Reopening the economy proves to be a bad idea


Udita Jonnala

As coronavirus cases decrease throughout California, officials are left with a choice: to reopen or not to reopen? Lives are at stake in whatever choice they make.

Aditi Lappathi and Shruthi Narayanan

Reopening during times of COVID-19 means lifting social distancing restrictions and allowing businesses to begin accepting in-person customers again, according to NPR. This definition of reopening can be applied to all aspects of our society, from schools to shops to movie theaters. On Sept. 29, Contra Costa County qualified to move into the “red” tier of California’s four tiered, color coded reopening system. This move into the red zone allowed the county to reopen some non-essential indoor businesses. While this transition is accompanied with dwindling case numbers, reopening the economy, in terms of restaurants, all other indoor businesses and schools, is not the best option right now. There doesn’t need to be a rush to reopen.

Currently, there are 6.2 cases per 100k residents in the county. Dr. Chris Farnitano, the county health officer, attributes the decrease in cases “to the residents of Contra Costa, who have adapted to the new normal and modified their lifestyles to reduce the spread of COVID in the county.” If this is the case, then the reopening of the economy should cause an increase in cases, bringing the county back to square one.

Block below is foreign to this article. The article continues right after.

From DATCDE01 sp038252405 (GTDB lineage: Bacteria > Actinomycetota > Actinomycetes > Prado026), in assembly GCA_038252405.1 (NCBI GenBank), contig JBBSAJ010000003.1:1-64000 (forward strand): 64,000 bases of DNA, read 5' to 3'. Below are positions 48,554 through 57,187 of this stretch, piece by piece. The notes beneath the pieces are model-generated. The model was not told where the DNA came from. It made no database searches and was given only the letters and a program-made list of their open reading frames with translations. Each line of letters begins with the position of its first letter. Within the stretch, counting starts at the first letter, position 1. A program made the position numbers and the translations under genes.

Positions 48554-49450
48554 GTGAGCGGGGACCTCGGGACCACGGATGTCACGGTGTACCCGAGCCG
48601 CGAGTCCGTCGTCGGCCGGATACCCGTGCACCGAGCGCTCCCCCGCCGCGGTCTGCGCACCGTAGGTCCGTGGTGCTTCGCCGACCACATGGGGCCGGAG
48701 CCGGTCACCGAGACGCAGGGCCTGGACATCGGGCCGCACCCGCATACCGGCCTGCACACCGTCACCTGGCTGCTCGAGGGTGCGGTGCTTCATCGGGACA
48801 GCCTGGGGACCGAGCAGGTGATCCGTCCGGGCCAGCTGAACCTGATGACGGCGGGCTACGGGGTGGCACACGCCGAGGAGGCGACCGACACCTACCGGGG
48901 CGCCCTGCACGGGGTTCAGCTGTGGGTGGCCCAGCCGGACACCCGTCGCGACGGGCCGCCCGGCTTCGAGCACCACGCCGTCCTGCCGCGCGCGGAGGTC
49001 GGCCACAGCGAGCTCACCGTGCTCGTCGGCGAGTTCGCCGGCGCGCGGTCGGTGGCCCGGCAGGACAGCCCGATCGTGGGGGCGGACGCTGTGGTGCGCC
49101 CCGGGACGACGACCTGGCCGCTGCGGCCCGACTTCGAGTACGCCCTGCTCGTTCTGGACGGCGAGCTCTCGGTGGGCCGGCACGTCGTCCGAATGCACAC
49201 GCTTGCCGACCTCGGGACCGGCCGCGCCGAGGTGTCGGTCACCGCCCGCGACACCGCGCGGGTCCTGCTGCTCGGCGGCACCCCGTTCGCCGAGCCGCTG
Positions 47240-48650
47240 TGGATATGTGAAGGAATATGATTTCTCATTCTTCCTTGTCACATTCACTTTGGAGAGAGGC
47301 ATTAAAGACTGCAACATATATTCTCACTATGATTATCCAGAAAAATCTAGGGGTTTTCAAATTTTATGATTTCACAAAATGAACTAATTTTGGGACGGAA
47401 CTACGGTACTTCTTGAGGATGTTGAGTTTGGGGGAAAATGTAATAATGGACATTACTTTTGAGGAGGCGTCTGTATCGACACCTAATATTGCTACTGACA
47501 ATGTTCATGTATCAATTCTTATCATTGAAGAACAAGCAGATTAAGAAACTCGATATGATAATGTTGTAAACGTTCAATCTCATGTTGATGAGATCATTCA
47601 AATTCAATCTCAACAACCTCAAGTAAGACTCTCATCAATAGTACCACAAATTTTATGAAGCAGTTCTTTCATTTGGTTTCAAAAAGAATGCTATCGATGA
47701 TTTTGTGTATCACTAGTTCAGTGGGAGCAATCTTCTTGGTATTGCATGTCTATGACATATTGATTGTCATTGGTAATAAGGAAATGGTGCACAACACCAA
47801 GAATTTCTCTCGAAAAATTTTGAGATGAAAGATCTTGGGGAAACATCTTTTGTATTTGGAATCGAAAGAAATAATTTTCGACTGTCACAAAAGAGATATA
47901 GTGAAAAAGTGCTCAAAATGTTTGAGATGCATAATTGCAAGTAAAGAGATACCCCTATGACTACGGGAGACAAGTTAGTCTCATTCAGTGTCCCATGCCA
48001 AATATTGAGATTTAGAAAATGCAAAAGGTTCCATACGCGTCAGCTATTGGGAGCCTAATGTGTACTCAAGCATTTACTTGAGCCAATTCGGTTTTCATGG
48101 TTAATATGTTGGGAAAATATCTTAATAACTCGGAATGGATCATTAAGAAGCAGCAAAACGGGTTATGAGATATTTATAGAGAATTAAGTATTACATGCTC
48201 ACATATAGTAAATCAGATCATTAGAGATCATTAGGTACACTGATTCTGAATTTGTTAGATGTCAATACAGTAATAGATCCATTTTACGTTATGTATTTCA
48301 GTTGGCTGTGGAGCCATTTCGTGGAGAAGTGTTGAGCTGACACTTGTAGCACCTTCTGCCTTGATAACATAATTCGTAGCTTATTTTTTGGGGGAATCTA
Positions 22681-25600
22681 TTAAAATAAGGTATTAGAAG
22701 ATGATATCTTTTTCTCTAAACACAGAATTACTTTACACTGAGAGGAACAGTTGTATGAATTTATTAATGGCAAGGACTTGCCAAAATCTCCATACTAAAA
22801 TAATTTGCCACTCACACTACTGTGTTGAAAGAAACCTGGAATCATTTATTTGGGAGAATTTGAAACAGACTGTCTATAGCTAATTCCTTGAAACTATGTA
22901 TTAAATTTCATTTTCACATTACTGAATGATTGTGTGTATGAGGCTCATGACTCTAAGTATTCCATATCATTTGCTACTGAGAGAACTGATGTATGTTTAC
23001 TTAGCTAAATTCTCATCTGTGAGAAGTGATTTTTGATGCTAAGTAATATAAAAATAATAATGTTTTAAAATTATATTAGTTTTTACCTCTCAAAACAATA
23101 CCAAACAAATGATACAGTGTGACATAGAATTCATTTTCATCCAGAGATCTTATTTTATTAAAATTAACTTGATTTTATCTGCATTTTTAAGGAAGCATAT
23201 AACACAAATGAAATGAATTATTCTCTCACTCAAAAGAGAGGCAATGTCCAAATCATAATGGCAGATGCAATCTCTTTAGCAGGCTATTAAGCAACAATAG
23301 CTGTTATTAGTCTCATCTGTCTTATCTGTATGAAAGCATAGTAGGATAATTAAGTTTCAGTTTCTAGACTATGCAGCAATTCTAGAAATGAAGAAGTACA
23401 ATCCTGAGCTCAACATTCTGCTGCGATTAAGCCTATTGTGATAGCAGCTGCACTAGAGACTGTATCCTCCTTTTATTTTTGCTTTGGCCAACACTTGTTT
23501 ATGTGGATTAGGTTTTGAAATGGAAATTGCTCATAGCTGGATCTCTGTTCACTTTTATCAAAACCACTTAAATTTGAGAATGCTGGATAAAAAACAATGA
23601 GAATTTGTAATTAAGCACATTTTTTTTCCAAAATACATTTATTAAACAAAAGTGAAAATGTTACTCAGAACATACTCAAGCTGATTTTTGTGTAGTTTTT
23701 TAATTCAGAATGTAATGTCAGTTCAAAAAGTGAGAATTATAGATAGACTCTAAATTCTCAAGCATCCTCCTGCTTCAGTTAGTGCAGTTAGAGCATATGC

This has been seen in places which have already reopened. Earlier in the summer, California reopened for a month but then promptly closed down again after cases surged. 

While reopening might seem like the best idea to help the economy, the health risk isn’t worth it. According to Tim Parsons, an economist at Johns Hopkins, reopening will bring some relief to workers, but not enough for them to go back to normal completely, especially since some people will be more cautious about eating out during a global pandemic. With the popularization of food delivery services, it may not even be completely necessary to do so. And, while many places have decided to reopen outside as opposed to indoors (since the virus spreads less in outdoor settings), doing so is still unsafe and has led to an increase in case numbers. Just because something has reopened doesn’t mean that it’s safe to go there, as many external pressures could have led to the reopening.

Just because something has reopened doesn’t mean that it’s safe to go there, as many external pressures could have led to the reopening.

“If your favorite watering hole reopens, that’s not a guarantee that it’s safe to go have a beer with your friend,” Andrew Noymer, a public-health professor at UC Irvine, said. “That’s one possible reason that it’s reopening, but another is that the pressures to reopen businesses have been so enormous, adding on to say that if the U.S. was solely concerned with containing the virus, “reopening shouldn’t even be in the conversation yet.”